Even travelling to All Saints meant I went past five churches and another two or three were near the route! And I recall when I was helping out at other churches the sense of dismay I had that many Christians within a geographical parish did not attend the local expression but were gathered at another church when there was a real need for support in the local church. 

I have been part of that approach for a long time, so guilty as charged; believing that some churches were not quite “sound” or even in error and thus to be avoided. But more and more, I am less sure about that. It is an approach that creates large churches with over 50% non local membership and very small, struggling churches which only have a weak voice in their community. If all the Christians in an area stayed local then there might be more churches which had sufficient people to enable a full range of services and teaching and support to be made available. If I am called to serve then the style or customs of the local church will be less important to me than being of help in the locality.

In August I had recorded a service for All Saints but was less than happy about it as the process was not easy and I found it hard to concentrate on what I was saying because of the technical demands. I was not sure I wanted to see it but checking though available services on the internet I found that St John’s in Cononley had a Eucharist that very morning, so I hurriedly went – hoping that there would be room as I had not pre-booked a space!

A tentative enquiry about whether some help might be useful led to a change within two months!

By the end of September I was writing an introductory article for the local Parish Newsletter and preaching at Bradley on 4th October followed the next week at Kildwick: allowing me to experience the various churches within the parish. My involvement at Cononley will follow in November for I am limiting myself to two services per month.

My personal spiritual journey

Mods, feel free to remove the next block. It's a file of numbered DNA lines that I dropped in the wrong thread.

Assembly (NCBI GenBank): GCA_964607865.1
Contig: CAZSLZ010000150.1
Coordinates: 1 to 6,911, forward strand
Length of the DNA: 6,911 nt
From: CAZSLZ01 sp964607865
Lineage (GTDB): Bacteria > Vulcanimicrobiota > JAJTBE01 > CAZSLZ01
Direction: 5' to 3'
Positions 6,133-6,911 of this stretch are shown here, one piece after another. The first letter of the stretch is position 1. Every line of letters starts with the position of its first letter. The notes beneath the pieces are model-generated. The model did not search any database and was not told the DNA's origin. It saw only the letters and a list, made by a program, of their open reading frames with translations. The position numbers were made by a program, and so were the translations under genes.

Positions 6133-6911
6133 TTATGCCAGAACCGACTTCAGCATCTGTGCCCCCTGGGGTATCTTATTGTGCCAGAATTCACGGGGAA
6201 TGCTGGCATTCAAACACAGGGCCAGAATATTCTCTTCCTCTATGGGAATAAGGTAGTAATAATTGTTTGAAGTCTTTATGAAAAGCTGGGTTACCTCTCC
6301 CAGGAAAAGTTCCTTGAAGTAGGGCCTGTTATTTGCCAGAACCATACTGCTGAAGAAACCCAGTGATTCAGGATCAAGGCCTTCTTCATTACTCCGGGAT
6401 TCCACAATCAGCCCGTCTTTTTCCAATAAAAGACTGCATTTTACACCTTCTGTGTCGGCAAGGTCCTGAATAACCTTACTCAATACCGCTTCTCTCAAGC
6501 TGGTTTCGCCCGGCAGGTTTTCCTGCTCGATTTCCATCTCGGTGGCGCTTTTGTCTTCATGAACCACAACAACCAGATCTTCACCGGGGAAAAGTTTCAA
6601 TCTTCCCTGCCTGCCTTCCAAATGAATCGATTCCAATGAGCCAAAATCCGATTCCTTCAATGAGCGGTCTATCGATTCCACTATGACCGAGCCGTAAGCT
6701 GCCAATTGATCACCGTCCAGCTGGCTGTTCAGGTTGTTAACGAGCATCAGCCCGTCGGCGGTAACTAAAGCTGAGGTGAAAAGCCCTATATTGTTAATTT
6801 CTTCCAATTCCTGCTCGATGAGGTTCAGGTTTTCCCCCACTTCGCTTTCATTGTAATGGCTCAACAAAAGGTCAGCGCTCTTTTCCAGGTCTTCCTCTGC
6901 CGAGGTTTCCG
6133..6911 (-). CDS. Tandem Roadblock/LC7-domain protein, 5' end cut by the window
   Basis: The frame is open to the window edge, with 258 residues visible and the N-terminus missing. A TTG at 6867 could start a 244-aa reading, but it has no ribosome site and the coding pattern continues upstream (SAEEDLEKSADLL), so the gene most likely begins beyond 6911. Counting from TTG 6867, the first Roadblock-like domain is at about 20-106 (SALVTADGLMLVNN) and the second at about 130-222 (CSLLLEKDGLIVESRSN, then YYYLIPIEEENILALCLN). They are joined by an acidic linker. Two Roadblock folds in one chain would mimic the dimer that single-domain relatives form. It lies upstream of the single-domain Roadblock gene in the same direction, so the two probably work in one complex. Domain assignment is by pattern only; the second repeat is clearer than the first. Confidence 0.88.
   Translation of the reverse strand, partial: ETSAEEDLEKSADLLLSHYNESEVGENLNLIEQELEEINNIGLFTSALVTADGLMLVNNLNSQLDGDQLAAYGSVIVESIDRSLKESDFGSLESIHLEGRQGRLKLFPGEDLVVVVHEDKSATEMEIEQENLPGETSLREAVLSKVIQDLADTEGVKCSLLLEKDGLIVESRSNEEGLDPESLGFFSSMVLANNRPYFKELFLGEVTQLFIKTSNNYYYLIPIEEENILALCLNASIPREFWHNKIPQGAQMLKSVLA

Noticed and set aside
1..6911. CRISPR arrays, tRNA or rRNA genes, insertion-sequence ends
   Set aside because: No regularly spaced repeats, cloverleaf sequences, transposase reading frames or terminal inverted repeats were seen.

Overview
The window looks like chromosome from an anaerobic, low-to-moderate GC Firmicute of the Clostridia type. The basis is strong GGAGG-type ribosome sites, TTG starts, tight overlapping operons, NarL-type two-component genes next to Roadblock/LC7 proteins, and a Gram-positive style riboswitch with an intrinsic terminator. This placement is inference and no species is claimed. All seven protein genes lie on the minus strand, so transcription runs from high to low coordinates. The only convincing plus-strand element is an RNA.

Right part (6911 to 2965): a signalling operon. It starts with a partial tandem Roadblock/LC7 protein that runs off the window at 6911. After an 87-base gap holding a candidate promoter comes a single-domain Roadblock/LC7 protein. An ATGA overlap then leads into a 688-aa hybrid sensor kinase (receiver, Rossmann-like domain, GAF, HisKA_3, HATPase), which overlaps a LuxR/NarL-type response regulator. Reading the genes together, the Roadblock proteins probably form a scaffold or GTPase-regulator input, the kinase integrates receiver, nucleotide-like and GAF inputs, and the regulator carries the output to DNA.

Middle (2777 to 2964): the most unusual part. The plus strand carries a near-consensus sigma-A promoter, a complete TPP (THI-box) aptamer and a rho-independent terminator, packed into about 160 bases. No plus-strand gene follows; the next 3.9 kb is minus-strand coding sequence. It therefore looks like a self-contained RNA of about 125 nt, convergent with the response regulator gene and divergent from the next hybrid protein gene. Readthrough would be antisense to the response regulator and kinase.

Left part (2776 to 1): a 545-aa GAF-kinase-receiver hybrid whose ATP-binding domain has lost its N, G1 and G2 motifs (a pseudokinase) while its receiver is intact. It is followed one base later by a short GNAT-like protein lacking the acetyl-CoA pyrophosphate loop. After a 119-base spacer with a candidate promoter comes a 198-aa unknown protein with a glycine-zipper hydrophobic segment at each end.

My authority to officiate actually covers the entire Diocese so being involved elsewhere was not an issue and the various clergy involved at Keighley were very understanding and felt it was good to be part of the local church.

The Parish of Keighley has four churches with a team rector, two team vicars and a curate as well as a number of retired or self supporting clergy and about nine or ten Readers. The Kildwick, Cononley & Bradley Parish has one stipendary priest, a retired priest and one other Reader for three churches. So in terms of “staffing” it makes sense.

But it is more than just these practical matters: there is a sense that I can be a witness and an encouragement in the community where I live. It is a challenge as my faith has to stand the scrutiny of those who would expect high standards from those who profess to be a Christian. I have ready encountered this in my work in Community rail and the Dementia Awareness projects.

There is also a sense of peace and feeling that this is right for now. The pandemic has hastened what might have taken several years but I believe that as I have responded to the circumstances I have been led to a renewed sense of purpose in my ministry within a liturgical framework.

This journey has seen many twists and turns over the last fifteen years or so and each move has broadened my understanding and appreciation of the different approaches to being Christian. I have been challenged about seeing things differently from others and living peacefully with that tension. I recognise that I have a view and understanding but the next person may have their own interpretation which some would see as mutually exclusive. For me that represents part of the mystery of faith that all subscribe to the same God, same Lord, same creator, redeemer and sustainer but how we express it varies.

How long this part of my spiritual journey will last I can not say.  There may be constraints of personal health; a change of incumbency; external factors such as Covid 19 restrictions and so on. All I can do is be open to God’s leading and follow the prompting of the Spirit. I started off writing about changes in the last two years but in reality it has been going on for nearly sixty years now – albeit slowly at first – much of which I have chronicled elsewhere in this blog on previous occasions.